On June 5 2017, Saudi Arabia, Egypt, UAE and Bahrain had formally ended diplomatic bonds with Qatar. Saudi Arabia explained it took the choice to end diplomatic bond due to Qatar’s acceptance of a lot of sectarian and terrorist groups wanted to unstable the land, which include the Muslim Brotherhood, Al Qaeda, Islamic State of Iraq and Syria (ISIS) and groups favored by Iran in the kingdom’s eastern province of Qatar.
Islam Hassan stated: Beginning from 2000 and after it, Qatar has been following an independent foreign policy that sometimes conflict with the Saudi strategic concerns in the land. The point that Qatar has not been following the Saudi foreign policy, and working with states and non-state players that the Saudis didn’t agreed of have created this stress in relationship throughout the years that have been passed, largely after the Arab uprisings.
This stress was recovered by the hacking saga of Qatar News Agency and the statement that was assigned to Sheikh Tamim bin Hamad. This occurred at a time when Mohamed bin Salman was encountering competition from Mohamed bin Nayef over the Saudi kingship.
Mohamed bin Salman seek to have the US blessing during Trump’s visit to Saudi to threat Qatar to its knees and go back home with a win that would give him more admiration in Saudi Arabia, making his journey easier to power.
With concerns to UAE, there has been always conflicts between al-Nahyans of Abu Dhabi and al-Thanis of Qatar. This competition goes as far as to the 1800s. The Arab uprisings helped a new chapter in the Qatari-Emirati conflict.
The conflict caused to the Emiratis doing the main part in the removal of ambassadors from Qatar in 2014. At the starting of the ongoing diplomatic problems, especially following the hacking saga, UAE was seeking to prolong the problem.
Even how, Aljazeera’s publishing of Yousuf al Otaiba’s leaked emails got the UAE on board with Saudi Arabia. To the extent as Bahrain is considered, the little Kingdom has been following the Saudi foreign policy for the past years that have been passed. It looks like that their splitting of bond with Qatar was mainly an answer to a Saudi call.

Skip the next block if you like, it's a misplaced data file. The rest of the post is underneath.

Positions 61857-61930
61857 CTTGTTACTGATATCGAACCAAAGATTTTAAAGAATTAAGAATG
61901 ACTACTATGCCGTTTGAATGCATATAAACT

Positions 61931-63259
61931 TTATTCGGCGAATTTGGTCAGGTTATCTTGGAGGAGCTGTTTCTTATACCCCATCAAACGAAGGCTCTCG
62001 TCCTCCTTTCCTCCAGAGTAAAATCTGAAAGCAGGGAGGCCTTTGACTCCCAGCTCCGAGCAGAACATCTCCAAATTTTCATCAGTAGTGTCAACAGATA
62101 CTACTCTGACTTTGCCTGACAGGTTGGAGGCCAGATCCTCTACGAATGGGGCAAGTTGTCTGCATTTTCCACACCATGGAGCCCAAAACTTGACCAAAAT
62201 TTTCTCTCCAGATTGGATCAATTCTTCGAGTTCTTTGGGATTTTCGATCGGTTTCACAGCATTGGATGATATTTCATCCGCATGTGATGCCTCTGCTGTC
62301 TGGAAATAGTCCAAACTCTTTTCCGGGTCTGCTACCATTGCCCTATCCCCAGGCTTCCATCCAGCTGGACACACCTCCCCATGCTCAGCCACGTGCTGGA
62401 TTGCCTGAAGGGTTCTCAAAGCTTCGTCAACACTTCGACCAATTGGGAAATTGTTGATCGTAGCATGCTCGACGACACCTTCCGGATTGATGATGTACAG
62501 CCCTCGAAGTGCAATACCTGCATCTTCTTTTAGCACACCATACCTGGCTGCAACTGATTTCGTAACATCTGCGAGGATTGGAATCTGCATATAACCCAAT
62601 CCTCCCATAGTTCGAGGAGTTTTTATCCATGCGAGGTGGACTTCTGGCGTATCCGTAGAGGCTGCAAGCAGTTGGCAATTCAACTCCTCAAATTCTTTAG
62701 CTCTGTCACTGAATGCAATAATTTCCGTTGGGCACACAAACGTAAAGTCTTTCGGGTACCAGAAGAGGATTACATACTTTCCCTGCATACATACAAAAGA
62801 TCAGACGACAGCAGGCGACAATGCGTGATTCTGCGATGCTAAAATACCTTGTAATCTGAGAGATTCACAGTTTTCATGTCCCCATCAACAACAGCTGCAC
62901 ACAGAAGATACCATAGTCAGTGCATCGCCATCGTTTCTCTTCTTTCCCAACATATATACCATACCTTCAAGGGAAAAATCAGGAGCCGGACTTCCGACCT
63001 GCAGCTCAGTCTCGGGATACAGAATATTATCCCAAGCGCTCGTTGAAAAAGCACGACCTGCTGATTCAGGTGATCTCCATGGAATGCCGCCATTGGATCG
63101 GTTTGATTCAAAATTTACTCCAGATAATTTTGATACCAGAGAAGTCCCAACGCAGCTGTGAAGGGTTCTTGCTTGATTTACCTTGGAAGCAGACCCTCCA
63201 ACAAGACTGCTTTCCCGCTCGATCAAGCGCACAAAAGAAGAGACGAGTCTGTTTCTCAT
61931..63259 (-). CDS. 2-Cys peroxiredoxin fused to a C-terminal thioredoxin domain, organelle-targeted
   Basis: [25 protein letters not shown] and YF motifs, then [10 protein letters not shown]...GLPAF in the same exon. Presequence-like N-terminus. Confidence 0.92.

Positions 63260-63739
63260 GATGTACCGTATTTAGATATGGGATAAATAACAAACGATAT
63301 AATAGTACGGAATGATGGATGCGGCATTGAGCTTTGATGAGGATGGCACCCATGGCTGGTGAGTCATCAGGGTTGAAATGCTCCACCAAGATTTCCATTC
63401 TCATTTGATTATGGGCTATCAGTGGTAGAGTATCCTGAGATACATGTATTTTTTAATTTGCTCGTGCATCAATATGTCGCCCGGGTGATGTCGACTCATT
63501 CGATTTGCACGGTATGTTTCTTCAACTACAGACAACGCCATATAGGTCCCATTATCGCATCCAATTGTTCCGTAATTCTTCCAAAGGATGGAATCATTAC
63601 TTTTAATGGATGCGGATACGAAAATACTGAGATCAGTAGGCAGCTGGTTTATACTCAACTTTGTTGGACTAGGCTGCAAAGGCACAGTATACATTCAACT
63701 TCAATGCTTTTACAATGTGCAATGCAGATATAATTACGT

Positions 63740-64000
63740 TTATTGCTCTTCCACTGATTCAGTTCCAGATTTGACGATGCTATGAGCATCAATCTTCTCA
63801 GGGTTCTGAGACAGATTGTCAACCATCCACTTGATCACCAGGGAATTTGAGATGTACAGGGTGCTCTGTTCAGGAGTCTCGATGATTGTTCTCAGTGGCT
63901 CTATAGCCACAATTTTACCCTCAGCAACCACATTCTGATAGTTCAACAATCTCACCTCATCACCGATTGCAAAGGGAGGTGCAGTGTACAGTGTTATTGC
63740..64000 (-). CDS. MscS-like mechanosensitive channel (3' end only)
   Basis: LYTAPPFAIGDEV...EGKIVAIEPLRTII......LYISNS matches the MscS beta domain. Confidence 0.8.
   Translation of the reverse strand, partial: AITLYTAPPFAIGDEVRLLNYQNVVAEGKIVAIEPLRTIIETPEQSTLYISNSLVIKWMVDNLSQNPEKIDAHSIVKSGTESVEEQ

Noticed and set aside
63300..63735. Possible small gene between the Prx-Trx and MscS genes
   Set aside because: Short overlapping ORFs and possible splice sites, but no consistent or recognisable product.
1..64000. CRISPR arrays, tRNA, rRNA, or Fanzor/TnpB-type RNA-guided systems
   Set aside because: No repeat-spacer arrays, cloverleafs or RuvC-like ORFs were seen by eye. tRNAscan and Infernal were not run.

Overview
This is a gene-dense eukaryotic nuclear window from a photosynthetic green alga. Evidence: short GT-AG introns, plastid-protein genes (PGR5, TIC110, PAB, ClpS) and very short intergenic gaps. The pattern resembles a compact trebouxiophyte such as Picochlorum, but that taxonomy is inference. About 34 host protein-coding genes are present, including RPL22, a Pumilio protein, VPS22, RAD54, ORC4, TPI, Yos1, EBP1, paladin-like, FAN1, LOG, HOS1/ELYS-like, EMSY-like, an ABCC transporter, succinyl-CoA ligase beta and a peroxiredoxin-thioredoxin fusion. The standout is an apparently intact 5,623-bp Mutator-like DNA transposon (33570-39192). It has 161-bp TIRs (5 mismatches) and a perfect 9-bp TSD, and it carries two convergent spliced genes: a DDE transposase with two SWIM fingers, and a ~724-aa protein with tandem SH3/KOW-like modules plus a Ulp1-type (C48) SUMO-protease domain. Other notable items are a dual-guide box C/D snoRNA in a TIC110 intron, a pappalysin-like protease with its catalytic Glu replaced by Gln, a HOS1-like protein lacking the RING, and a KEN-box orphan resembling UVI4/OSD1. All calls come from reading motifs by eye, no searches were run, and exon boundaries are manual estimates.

In June, most of the members declared a ban on Qataris and their businesses. Qataris are not given permission to live in the country and also not given permission to enter in the country only if they have a wife who is living there and they have to carry a visa if they want to go to these countries. Flights from Qatar are not permitted to come there and also the flights from the country not permitted to come to Qatar.
After the making of the council in 1981 its membership has not extended, with all partners being Arab monarchies. Some of the GCC countries have land borders with Yemen, Iraq and Jordan and sea borders with Egypt, Sudan, Iran, Eritrea and Somalia.
Only the Sinai Peninsula situated in the Arabian Peninsula, Bahrain has been spoken about its opinion on Egypt joining the GCC, in 2011, Bahraini Foreign Minister has declared for Egypt to be included as a partner of the GCC.
Iraq is the only Arab country bordering the Persian Gulf that is not a partner of the Gulf Cooperation Council. In 2012, Iraqi Defense Minister Saadoun al-Dulaimi declared that Iraq seeks to include itself in the GCC.
Kuwait helps Iraq joining the GCC. The little partnership of Iraq is largely believed to be because of the low-income economy, its large Shia population, its republican political system, and it’s capturing of member state Kuwait during the Gulf War.
On the December 2012 Manama summit, the GCC states declared for an end to Iranian taking part in their personal events.
Jordan and Morocco
On May 2011, Jordan’s appeal to include itself in the GCC, which had been first given 15 years ago, was accepted and Morocco was welcomed to join the union. On September 2011 a five-year economic plan for both countries was put forward after a meeting between the foreign ministers of both countries and those of the GCC States, the first GCC meeting since May which included the Jordanian and Moroccan ministers.
Even though a plan for accession was being looked into, it was noted that there was no timetable for either’s accession, and that discussions would go on. As Jordan and Morocco are the only two Arab monarchies not presently in the council, the present members see them as strong powerful allies.
Jordan borders member Saudi Arabia and is economically linked to the Persian Gulf States. However, Morocco is not near the Persian Gulf, the Moroccan foreign minister Taieb Fassi Fihri notes that “geographical distance is no obstacle to a strong relationship”.
Yemen was in discussion for GCC partnership, and wanted to join by 2015. Moreover, it has no coastline on the Persian Gulf, Yemen lies in the Arabian Peninsula and have a same culture and history with other partners of the GCC.
The GCC has already accepted Yemen’s accession to the GCC Standardization Authority, Gulf Organization for Industrial Consulting (GOIC), GCC Auditing and Accounting Authority, Gulf Radio and TV Authority, GCC Council of Health Ministers, GCC Education and Training Bureau, GCC Council of Labor and Social Affairs Ministers, and Gulf Cup Football Tournament. The Council made directives that all the important legal actions be taken so that Yemen would have the alike rights and commitment of GCC member states in those institutions.
On May 2017, the Gulf Cooperation Council didn’t accept the making of a transitional political council in southern Yemen, which called for the division of Southern Yemen, cooperating with Yemen President Abd-Rabbu Mansour Hadi in doing so.